I for one won’t. This year, that is. I’ll be packing suitcases. And given the current situation in Israel, I know many of you won’t either.
JÃ¼dische Allgemeine contrasts two different views on whether Jews should celebrate New Year’s Eve or not. Lena Gorelik, a Munich author, represents the pro-, Rabbi Avichai Apel (Orthodox, Dortmund) represents the contra-position.
Briefly put, Ms Gorelik thinks that celebrating New Year’s Eve was something Jews could participate in as it wasn’t really a religious holiday anymore, unlike Christmas, and compared it to joining birthday celebrations and pointed out that most Jews abided by the Gregorian calendar all over the world [I only know very few Chasidim that make appointments going by the Jewish calendar]. Rabbi Apel on the other hand claims that chiming in with those New Year’s celebrations conflicted with Jewish identity and that the background of that day was too Christian to ignore the roots.
Oy. To set this straight, indeed, 31st December is known as Silvester / Sylvester in many parts of this world because of a pope. Guess what? Catholic Christianity (which includes the Roman Catholic Apostolic Church, the Eastern Orthodox churches of all varieties plus the Anglican / Episcopal church) has got saints assigned to every single day of the year. There are biblical saints, e.g. Abraham and Sarah, whose saint day was set to be on 9th October. There are people who suppposedly lived an extraordinarily virtuous life (compares to the Chasidishe admiration for tzaddikim). There are people from ecclesiastical history, e.g. Nikolaos (6th December) and in this case Pope Silvester (one of four ones to be exact).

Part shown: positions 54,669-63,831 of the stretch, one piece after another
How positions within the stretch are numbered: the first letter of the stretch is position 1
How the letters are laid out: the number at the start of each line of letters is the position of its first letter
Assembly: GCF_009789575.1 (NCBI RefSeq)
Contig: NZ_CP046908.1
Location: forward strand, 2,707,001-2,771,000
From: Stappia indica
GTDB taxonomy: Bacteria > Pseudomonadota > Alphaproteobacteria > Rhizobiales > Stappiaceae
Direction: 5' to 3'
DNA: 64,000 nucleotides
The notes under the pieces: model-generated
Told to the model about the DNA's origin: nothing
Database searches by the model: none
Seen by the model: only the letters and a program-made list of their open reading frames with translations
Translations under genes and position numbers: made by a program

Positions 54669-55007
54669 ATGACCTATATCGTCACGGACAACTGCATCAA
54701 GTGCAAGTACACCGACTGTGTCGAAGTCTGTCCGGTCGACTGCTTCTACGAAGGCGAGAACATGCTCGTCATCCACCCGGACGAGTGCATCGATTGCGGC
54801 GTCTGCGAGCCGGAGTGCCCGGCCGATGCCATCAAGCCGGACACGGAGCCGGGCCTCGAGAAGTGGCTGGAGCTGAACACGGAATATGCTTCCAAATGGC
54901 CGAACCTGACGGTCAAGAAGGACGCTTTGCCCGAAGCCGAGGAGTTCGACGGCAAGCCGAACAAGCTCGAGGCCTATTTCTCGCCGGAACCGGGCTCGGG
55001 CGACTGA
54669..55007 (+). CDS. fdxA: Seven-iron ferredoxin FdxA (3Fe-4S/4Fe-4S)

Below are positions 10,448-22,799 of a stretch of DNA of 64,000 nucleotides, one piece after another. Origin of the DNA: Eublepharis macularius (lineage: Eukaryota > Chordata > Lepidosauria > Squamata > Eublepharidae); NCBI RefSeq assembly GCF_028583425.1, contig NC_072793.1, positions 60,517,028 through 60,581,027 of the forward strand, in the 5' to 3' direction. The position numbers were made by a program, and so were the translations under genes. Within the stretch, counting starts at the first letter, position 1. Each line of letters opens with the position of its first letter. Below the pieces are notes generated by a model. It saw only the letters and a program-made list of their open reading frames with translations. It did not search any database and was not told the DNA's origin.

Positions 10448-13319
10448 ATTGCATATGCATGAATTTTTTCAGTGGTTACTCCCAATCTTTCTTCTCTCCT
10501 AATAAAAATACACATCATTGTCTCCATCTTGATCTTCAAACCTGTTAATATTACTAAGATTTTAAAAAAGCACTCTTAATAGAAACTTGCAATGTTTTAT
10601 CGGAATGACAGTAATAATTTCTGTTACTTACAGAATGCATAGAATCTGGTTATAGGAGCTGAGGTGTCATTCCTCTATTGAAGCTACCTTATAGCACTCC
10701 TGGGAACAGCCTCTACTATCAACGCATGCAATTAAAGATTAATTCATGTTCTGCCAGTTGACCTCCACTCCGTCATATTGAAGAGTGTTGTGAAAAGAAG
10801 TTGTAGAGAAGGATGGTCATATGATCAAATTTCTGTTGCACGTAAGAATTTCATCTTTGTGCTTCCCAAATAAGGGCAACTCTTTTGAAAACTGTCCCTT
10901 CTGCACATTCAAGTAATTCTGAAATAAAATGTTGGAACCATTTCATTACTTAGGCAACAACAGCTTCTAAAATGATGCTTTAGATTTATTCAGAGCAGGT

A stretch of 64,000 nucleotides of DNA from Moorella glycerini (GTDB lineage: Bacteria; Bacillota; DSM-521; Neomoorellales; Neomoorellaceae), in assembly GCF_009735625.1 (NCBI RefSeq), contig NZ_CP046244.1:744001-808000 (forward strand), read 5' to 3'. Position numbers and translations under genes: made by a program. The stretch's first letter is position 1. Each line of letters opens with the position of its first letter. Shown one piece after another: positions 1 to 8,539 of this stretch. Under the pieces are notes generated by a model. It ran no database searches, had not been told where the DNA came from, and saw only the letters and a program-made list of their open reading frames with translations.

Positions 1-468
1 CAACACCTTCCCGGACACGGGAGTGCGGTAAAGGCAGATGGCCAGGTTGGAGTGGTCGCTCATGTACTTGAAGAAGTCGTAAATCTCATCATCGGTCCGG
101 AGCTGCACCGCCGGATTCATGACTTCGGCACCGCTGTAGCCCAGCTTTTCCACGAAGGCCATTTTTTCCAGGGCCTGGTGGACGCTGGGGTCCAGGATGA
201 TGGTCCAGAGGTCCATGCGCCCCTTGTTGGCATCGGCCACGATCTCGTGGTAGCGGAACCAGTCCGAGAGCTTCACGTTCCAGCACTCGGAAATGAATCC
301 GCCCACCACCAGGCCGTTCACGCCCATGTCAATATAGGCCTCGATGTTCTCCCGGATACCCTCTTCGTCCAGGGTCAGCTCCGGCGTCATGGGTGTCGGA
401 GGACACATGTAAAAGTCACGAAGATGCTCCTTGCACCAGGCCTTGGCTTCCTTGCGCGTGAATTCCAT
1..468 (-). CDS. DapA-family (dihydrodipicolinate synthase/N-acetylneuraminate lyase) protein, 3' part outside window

Now, it might be worth noting that the ecclestical year does not quite coincide with the Gregorian calendar as it begins on the first Sunday in Advent (that’s when the cyclus of lectures starts all over again). Also, a letter by Cicero documents that the Romans would celebrate the night preceding 1st January (with considerable quantities of alcohol). In the Soviet Union, people were permitted to celebrate on 31st December as that date was considered undoubtedly secular – as opposed to 24th / 25th December and 6th / 7th January.
So, to not discredit Rabbi Apel, I can understand his point that celebrating the beginning of a year the number of which was (more or less) determined by the supposed birth year of Jesus of Nazareth made him feel uncomfortable. Then again, most Jews believe as little in the messiahhood of Jesus of Nazareth as they believe in that the world was created literally according to the biblical stories of creation and less than 6,000 years ago. My suggestion is that if you do believe in the biblical stories of creation and the later implemented Jewish calendar, don’t celebrate New Year’s Eve. If you do believe in the possible messiahhood of Jesus of Nazareth and still are Jewish, don’t celebrate New Year’s Eve. If you don’t believe in either, then take an adult decision.